© ArtNet Worldwide 1997
A positive charge?
Computer station at
at leo castelli
by Meghan Gerety
MORE OR LESS
THAT AS IT IS
- (±) -
GIVE OR TAKE
THIS AS IT WAS
+ - &
These are the block-lettered "proverbs" that confronted
the visitor at Lawrence Weiner's recent installation at the
Leo Castelli Gallery. Perfectly painted on the wall in
large metallic or fluorescent letters, the statements are
trademark examples of Weiner's art, in which simple
philological formulations can take on philosophical
import -- all occupying the "virtual" space between a
viewer's ears. Conceptual art's dematerialization of the
art object has gained a new profligacy thanks to the
Internet. There, invisible and self-fabricated, untold
numbers of users move through graphic environments,
chatting with strangers and sucking up information from
nodes around the world.
And though younger galleries -- notably Postmasters
and Sandra Gering -- have quickly moved to colonize the
new esthetic territory, Leo Castelli went online for the
first time with this show. In the rear gallery, along with a
group of collages (similar to the text pieces), are two
computer stations hooked up to Weiner's online
environment Homeport which can be entered virtually from
Homeport is created with a type of software called The
Palace, which enabled Weiner to create a multileveled
virtual environment that allows Internet visitors to
interact with each other in real time as they travel
through the "rooms" of the site. When you log on, you
are represented onscreen by an avatar, in this case a
round smiley-face. As you click your mouse on different
areas of the screen, you move through the space,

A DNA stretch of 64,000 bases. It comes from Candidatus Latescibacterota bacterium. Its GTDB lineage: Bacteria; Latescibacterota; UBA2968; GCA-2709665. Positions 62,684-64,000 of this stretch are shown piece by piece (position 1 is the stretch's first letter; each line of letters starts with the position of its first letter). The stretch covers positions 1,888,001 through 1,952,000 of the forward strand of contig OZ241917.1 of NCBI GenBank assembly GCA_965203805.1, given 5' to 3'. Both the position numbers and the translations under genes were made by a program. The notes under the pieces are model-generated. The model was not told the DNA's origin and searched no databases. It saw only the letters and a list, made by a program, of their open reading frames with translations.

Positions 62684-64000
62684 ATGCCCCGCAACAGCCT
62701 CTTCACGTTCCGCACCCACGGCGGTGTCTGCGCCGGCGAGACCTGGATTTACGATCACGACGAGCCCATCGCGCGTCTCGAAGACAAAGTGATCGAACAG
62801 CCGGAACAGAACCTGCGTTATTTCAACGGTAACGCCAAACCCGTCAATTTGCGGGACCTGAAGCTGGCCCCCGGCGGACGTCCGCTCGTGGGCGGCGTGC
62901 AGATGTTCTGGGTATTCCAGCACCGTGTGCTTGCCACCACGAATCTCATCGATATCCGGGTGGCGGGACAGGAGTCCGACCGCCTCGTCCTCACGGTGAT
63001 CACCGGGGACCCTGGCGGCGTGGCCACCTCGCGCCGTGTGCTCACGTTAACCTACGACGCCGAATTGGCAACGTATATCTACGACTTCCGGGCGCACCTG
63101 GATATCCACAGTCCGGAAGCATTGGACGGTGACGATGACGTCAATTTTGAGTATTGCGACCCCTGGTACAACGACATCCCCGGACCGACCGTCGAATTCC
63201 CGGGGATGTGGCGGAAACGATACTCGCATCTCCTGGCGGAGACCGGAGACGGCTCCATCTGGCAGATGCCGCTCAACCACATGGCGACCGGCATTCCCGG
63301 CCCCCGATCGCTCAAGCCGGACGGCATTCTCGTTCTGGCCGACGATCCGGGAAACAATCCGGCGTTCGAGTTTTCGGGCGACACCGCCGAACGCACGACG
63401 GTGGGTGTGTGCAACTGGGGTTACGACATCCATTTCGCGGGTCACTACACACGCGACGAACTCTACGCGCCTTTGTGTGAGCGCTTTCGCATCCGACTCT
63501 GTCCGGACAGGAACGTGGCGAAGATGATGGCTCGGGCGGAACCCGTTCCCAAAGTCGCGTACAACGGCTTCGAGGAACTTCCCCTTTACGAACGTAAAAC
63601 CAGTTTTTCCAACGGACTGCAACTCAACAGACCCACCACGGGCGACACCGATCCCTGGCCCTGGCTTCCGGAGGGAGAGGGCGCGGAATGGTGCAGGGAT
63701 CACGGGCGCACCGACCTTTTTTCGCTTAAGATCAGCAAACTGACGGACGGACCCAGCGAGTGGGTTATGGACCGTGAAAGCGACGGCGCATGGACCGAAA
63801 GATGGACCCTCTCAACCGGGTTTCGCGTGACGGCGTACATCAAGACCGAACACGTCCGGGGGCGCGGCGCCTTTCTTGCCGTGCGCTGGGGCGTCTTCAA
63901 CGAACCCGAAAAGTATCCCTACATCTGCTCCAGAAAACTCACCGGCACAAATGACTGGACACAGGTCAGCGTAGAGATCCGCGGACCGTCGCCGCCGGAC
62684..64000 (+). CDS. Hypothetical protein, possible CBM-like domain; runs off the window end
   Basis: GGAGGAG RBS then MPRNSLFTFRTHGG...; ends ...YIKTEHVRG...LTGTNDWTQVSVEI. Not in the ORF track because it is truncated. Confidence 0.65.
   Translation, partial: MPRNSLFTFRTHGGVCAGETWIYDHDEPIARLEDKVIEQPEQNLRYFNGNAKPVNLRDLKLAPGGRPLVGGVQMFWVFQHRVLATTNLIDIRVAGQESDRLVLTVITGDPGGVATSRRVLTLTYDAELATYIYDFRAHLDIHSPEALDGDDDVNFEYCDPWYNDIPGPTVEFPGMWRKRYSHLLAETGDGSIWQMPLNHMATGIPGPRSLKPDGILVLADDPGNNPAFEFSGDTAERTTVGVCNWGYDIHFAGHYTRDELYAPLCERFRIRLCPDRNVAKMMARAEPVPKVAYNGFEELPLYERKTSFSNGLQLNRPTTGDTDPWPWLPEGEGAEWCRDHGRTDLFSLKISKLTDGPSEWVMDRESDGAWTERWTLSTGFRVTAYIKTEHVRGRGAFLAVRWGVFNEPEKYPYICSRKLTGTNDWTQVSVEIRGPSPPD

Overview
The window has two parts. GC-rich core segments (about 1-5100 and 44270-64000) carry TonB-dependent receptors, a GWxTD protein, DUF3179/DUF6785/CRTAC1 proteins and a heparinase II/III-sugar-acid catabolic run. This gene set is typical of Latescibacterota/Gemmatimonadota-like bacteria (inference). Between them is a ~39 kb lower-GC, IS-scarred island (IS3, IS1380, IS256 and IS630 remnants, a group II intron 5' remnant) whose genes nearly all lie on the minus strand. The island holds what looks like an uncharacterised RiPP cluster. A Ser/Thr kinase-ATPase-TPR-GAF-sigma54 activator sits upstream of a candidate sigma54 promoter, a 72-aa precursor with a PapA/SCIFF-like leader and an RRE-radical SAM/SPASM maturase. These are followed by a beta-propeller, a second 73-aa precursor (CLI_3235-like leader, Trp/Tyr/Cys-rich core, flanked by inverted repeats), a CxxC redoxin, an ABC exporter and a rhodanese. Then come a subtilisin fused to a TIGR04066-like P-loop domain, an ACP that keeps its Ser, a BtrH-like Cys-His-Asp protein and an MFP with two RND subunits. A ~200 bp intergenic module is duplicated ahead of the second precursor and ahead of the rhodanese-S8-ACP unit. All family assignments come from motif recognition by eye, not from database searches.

visiting different rooms and encountering other visitors.
The goofy smiley-faces sidestep any question of true
identity. Hiding behind a mask is the only way to exist
In the Castelli installation, the Macintosh computers
supporting the Homeport site were set to "speak" aloud
(which all Macs can do). To speak, you type on the
keyboard and a speech bubble appears beside your
avatar, as the computer pronounces your words aloud.
There was a constant conversation coming from these
machines. On the opening page of Homeport are two
pre-programmed visitors engaged in conversation.
Each voice sounds in the same monotone computer-speak, which is eerie in the extreme. They banter back
and forth, one reacting to the other, almost finishing the
other's sentences or thoughts, as if they were two parts
of one self. They talk about place and time. Their
dialogue sounds like existential gibberish, and has the
quality more of thoughts than spoken words. It is almost
as if these were voices from your subconscious.
When entering the other rooms of Homeport and
moving through the site, the voice(s) of the two "visitors"
in the first room drone on, never quieting, so that their
presence is felt constantly. There is a feeling of the
impossibility of being able to be alone even with only
oneself, because these other droning selves keep
interjecting their thoughts. Every visitor assumes the
same voice, so each user becomes a voice of this
collective rather than an individual.
I would have to call this Internet project a success and
congratulate both the artist and Ada'web, the producer
and host of the site. In Homeport, Weiner's interest in
exploring the ideas that govern our perceptions of
ourselves and our surroundings are made particularly
clear, clearer than in the material world. Curiously,
Weiner's work is almost more comfortable in
cyberspace, where his linguistic "objects" seem more at
home. With his own ambiguous interjections he forces
the viewer to question structures of identity and
meaning in this new online environment.
Lawrence Weiner at Leo Castelli, Feb. 15-Mar. 15, 1997,
420 West Broadway, New York, NY 10012
MEGHAN GERETY is an artist who lives and works in
New York City. She writes about digital art for Tribeca
75, a magazine published in Paris.